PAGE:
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Nagasaki

The decisive end to World War 2 came about 74 years ago today with the Atomic bombing of the port city of Nagasaki.  The Empire of Japan having not really believed what happened a few days prior at Hiroshima did not head the warning the US was giving and as such, something terrible happened.

Thankfully those weapons of mass destruction have never been used against other people again.  Hopefully the peace will continue for many more decades to come.

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photo science the greatest

Little Boy

Little Boy

It’s the marking of the turning point of world history.  The United States of America showed the world that the power of the atom was within their hands, and with one plane, and one bomb, the devastated the town of Hiroshima.

This ultimatum unfortunately was not enough, and another bomb was necessary to end the war with Japan.

{Wikipedia}

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awesome science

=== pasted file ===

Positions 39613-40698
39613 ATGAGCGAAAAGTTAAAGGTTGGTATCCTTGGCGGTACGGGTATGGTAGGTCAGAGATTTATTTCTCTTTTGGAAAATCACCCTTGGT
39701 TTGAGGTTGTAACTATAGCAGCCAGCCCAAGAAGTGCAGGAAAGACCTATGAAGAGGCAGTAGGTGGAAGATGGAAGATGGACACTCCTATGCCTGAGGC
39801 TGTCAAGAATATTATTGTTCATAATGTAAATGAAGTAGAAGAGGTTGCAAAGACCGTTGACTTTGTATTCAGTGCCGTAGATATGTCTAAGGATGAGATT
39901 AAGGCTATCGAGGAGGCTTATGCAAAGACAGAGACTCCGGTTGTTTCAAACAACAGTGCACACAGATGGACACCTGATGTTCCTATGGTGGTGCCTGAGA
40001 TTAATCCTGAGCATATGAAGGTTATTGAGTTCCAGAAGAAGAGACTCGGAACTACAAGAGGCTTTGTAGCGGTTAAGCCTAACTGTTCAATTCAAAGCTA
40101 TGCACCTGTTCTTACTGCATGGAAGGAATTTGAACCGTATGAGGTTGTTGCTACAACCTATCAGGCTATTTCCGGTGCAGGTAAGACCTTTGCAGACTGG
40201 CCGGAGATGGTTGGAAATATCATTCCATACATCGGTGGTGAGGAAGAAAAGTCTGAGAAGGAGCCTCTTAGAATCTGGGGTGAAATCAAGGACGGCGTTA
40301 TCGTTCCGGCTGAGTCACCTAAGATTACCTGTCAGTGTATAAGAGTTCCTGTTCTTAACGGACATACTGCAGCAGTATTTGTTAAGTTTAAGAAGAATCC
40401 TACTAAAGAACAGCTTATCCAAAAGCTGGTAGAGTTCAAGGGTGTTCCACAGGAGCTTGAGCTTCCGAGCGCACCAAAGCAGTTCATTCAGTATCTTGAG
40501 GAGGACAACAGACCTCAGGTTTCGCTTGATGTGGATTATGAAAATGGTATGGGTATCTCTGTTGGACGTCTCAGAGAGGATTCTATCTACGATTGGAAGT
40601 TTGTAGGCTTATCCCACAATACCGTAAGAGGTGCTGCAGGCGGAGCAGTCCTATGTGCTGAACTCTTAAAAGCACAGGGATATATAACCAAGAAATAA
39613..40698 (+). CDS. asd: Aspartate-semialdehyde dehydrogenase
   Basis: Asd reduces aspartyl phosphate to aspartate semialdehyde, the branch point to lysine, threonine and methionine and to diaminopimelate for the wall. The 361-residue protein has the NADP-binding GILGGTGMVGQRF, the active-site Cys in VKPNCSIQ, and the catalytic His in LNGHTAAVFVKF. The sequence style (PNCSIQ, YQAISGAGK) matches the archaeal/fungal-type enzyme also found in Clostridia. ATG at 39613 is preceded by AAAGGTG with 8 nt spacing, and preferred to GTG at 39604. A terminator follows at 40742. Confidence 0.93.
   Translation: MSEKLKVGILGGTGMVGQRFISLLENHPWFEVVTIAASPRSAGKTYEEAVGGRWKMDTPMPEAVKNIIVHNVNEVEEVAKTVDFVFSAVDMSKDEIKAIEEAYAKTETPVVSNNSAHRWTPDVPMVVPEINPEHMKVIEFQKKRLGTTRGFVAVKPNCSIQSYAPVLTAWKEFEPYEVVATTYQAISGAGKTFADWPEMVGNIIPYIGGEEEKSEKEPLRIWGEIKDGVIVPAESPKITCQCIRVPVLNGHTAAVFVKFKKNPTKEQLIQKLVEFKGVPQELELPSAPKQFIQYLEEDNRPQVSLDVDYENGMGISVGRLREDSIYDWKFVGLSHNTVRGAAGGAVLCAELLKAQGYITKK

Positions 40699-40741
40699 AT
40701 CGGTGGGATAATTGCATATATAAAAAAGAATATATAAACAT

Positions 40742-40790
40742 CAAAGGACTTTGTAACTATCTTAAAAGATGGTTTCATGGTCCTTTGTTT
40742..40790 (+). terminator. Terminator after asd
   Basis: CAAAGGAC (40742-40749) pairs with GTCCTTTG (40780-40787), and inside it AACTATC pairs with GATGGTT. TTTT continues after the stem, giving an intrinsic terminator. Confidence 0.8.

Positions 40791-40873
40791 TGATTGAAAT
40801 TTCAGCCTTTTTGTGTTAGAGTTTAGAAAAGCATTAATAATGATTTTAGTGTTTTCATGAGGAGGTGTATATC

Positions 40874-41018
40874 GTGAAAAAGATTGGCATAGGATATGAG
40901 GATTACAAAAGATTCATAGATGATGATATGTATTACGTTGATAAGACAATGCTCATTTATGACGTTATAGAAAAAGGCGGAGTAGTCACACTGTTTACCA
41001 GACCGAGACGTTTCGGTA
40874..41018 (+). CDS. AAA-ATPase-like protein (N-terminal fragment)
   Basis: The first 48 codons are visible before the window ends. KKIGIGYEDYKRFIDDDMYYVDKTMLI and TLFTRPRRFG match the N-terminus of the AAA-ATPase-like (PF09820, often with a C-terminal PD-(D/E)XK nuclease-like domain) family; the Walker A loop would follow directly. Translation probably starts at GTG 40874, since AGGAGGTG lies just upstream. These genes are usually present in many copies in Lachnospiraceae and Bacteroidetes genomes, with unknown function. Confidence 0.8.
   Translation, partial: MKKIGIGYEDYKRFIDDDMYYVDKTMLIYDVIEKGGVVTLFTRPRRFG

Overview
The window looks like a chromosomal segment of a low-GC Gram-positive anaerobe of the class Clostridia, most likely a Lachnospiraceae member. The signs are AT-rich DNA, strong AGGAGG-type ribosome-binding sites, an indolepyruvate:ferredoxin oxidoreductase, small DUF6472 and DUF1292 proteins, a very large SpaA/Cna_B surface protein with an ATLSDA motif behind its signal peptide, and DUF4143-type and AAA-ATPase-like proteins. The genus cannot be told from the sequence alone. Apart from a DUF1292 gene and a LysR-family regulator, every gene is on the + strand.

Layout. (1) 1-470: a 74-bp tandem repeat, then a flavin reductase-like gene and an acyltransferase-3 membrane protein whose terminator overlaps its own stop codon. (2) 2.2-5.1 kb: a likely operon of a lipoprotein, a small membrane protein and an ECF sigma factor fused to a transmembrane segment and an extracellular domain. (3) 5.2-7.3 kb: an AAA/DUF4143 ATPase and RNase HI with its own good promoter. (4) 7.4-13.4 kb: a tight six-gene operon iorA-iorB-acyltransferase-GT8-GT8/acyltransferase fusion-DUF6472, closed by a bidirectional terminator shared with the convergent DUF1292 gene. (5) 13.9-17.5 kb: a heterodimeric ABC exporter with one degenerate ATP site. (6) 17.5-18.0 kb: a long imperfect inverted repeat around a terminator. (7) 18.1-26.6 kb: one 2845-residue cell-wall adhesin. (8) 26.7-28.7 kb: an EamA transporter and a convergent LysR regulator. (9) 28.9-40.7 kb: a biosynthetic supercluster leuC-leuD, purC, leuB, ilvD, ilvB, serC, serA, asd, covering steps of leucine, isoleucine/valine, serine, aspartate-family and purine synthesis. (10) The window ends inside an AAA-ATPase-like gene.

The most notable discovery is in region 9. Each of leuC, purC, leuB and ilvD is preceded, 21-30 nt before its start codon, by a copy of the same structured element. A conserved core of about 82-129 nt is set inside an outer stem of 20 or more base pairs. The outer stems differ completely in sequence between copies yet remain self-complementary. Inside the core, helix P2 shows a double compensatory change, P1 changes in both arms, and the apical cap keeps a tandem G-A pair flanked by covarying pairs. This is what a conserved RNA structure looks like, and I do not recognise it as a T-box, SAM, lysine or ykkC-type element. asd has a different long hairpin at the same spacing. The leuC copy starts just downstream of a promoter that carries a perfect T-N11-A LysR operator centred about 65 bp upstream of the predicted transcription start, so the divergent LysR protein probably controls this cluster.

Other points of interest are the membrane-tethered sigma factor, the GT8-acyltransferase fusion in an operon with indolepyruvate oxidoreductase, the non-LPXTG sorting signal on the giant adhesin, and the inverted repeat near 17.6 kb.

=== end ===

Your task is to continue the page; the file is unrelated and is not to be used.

Nearly Midnight

atomic clock

The Bulletin of the Atomic Scientists have moved the hands of the famous Doomsday Clock 30 seconds closer to midnight today.  Specifically, it is at 2 minutes and 30 seconds to midnight.  For those that don’t know, midnight is when the world ends.  Originally, the Bulletin was to warn the world of an impending nuclear holocaust.  However, with the cool down of the former Soviet Union, and the drastic de-armament, they’ve decided to take a more polarizing and political theme on.  Now, they claim to be a part of the global climate change initiative.  Those that know me know my skeptical take on climate change, so I won’t go into it.  Though their name needs to change, and they should not be moving the hands of the clock because of climate change.